Florida Royalty

For the past three years, I’ve been fascinated by an ENORMO tree-climbing cactus growing two blocks north of my front door. It winds from bottom to top and back again through the boots of a 30ft tall cabbage palm on the edge of an elderly man’s property. Last night, I convinced Maggie to stroll with me by his VERY busy corner, so I wouldn’t look like a total stalker-wierdo taking pictures of some stranger’s real-estate! 🙄 As she gestured (with appropo “ooohs” and “aaahhs! :)) I happily snapped photos of the epiphytic spiky vine known as Selenicereus Pteranthus:

selenicereus pteranthus

It”s easy to see why S. pteranthus is sometimes called the Snake Cactus! 🙂

selenicereus pteranthus

At the top, several blooms are spent….

selenicereus pteranthus

….and toward the middle, new ones are forming!

Selenicereus flowers open between 10pm and midnight, emitting a strong, vanilla fragrance from trumpet-shaped cups that measure a foot in diameter!  As these cacti age, their cylindrical stems can turn gray-to-purple as seen in the first picture. The shape of the stems varies from angular to tubular or ribbed, depending on a specimen’s maturity and growth rate; to entwine themselves around trees while climbing, they develop adventitious aerial roots.

Horticulturalists suspect this species originated in Mexico and Central America where locals referred to it as the Princess of the NightFlorida is the only U.S. state in which this “royalty” naturalized, primarily in the 5 counties of zone9 and above where the Seminole War and Mexican immigration have had the greatest impact.

As luck would have it, last weekend we saw a bunch of Selenicereus stems scrabbling from the base of a live oak into a beachside street! …

Finally!!! 🙂

Fair game for a cutting:

Princess of the Night Cutting

I was thrilled to find such healthy looking segments with aerial AND terrestrial roots!

When I got home, I halved the longest section again and brushed each freshly cut edge with rooting hormone.  After a few days in a sunny spot on the porch (to callus over,) I planted the cuttings in a single clay pot of fresh cactus soil:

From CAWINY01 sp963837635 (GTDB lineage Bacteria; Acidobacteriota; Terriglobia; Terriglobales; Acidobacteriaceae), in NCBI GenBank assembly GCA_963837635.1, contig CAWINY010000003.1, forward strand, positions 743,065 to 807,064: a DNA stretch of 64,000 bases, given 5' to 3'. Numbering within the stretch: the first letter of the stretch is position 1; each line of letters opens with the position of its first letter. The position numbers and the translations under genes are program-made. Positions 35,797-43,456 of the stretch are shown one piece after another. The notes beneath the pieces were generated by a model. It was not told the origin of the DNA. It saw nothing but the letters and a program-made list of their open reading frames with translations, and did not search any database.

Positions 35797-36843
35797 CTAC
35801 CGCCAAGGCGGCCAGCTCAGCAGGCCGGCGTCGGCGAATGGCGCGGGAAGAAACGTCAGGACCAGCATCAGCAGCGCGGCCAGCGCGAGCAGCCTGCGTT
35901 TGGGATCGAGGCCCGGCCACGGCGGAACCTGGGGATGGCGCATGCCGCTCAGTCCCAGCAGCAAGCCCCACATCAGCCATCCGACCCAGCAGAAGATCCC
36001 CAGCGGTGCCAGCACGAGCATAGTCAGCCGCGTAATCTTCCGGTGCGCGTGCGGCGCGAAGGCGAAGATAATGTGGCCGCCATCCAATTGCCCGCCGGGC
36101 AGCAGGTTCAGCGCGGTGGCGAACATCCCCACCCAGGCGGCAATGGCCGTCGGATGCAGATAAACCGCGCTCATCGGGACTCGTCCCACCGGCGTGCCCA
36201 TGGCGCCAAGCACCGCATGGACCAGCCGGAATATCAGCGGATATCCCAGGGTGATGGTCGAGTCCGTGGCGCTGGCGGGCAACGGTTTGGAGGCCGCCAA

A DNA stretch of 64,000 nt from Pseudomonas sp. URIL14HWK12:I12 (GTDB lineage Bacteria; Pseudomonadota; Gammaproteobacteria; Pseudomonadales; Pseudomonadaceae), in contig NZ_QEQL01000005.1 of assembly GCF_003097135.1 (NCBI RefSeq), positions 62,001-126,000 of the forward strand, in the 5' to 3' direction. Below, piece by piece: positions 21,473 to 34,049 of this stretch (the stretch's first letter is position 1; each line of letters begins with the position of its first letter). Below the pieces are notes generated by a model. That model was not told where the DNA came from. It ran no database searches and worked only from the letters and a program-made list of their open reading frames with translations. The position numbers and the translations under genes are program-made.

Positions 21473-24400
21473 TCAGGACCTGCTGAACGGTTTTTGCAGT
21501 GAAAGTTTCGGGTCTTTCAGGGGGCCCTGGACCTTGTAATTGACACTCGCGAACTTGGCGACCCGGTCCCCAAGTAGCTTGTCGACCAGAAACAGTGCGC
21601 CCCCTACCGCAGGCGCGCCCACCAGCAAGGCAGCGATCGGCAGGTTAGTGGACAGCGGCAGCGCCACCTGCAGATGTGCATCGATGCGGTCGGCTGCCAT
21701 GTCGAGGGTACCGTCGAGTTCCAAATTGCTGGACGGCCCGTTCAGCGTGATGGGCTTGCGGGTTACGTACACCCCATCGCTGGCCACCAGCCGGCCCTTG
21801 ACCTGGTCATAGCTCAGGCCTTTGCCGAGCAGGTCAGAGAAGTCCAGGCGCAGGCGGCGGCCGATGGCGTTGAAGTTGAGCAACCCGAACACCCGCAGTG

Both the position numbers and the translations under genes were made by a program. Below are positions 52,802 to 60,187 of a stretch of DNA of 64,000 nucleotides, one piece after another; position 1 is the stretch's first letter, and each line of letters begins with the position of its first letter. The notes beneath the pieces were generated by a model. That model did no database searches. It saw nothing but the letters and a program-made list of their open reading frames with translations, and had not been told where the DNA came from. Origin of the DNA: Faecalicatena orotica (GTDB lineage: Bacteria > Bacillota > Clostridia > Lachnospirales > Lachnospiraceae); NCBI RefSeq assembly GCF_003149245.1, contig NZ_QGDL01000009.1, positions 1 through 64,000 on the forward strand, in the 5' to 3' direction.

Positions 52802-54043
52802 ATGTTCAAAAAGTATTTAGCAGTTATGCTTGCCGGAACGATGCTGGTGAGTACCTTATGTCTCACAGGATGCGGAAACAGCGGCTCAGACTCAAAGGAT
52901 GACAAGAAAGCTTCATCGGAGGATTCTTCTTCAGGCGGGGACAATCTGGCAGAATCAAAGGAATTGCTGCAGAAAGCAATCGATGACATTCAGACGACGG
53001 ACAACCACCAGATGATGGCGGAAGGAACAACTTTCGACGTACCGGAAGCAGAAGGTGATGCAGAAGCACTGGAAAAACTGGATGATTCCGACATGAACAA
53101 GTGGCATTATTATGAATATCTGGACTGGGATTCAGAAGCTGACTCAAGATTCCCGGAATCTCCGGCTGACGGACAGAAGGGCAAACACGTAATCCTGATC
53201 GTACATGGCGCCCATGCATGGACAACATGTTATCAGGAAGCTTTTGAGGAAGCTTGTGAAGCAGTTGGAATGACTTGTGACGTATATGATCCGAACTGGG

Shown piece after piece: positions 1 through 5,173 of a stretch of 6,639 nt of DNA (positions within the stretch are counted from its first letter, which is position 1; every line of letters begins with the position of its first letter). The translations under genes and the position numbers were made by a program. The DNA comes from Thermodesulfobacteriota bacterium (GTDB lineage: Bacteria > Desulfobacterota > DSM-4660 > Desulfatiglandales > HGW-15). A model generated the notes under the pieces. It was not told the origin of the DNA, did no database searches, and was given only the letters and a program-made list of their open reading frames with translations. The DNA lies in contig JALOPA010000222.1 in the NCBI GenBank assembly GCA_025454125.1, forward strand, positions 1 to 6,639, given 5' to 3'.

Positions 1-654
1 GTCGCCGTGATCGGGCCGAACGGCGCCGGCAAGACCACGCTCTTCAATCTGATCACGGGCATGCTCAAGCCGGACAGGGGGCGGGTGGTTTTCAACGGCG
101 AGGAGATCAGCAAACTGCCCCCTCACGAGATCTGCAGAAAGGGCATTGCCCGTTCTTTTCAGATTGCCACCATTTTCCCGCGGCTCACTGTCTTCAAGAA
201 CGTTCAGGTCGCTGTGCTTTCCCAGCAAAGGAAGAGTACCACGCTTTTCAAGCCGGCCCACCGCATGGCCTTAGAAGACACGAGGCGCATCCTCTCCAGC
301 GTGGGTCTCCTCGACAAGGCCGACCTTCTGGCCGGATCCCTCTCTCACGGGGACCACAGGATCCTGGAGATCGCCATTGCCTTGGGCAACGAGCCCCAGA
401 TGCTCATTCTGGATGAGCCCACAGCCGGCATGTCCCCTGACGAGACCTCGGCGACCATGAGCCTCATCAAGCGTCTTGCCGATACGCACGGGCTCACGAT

Selenicereus Pteranthus cuttings , potted up

Ta Daa! 🙂 🙂

I’m keeping my fingers crossed that roots develop instead of rot 😉

If all goes well, I’ll have my very own Princess of the Night!  🙂

Until next time……


28 thoughts on “Florida Royalty

  1. What in the world…??? I have never heard of such things! Of course, Florida is the land of strange things, but South Florida takes the cake sometimes. Good luck with your “free” Princess of the Night!

    • They really are WIERD!! Since I posted this it seems I’m noticing them all over the place! I think its really strange that they haven’t naturalzed in Texas or other states bordering mexico; I’ve no idea why FL is “special.” 😉

      • It’s mostly because you guys don’t get such extremes in temperatures, especially in late fall and early winter. Last December, for instance, we had a bad killing frost at the beginning of the month that took out half of my Hyloceureus cactus and all of my hot peppers because I left the vent on my greenhouse open. The reason why I had it open was because outdoor high temperatures the day before were in the mid-eighties, and the cold front blew in with no warning whatsoever. The Florida Panhandle may actually get a little colder than North Texas in December and January, but it doesn’t see the horrible dessicating winds that we get incessantly from December to about the beginning of March.

      • If it helps, a lot of climbing ephiphyte cacti are native to Central America: the famed “dragonfruit” in the exotic fruits sections of some grocery stores are the fruit of one such climber. (If the fruit flesh is white, it’s Hylocereus undatus. My personal favorite to grow, the red-fleshed dragonfruit cactus, is Hylocereus costaricensis.) There’s also the Cereus cactus known as “orchid cactus” because of their blooms, and anybody in Hawaii will tell you that they’re very capable of taking care of themselves so long as they’re protected from freezes.

  2. Speaking from years of experience with dragonfruit, I have good news and bad news for you. The good news is that you’ll probably get good roots in a matter of weeks from that cutting. Most of your climbing cactus do very well in standard potting mixes, and I even had one that tried to root in carpet from a runner that came off a hanging pot. The bad news is that this beast will probably take over. Well, if that’s bad news, I can live with it, as I love climbing cactus.

    • I love climbing cacti, too!!
      The first year i was here, I bought a tiny rhipsalis micrantha which would have grown great If I’d known more about it’s cold hardiness. We had an unusual 3 week spell of temps that went below freeing for a few hrs each night, and I neglected to bring the pot inside. It did rejuvenate and is now slowly spreading along the ground.

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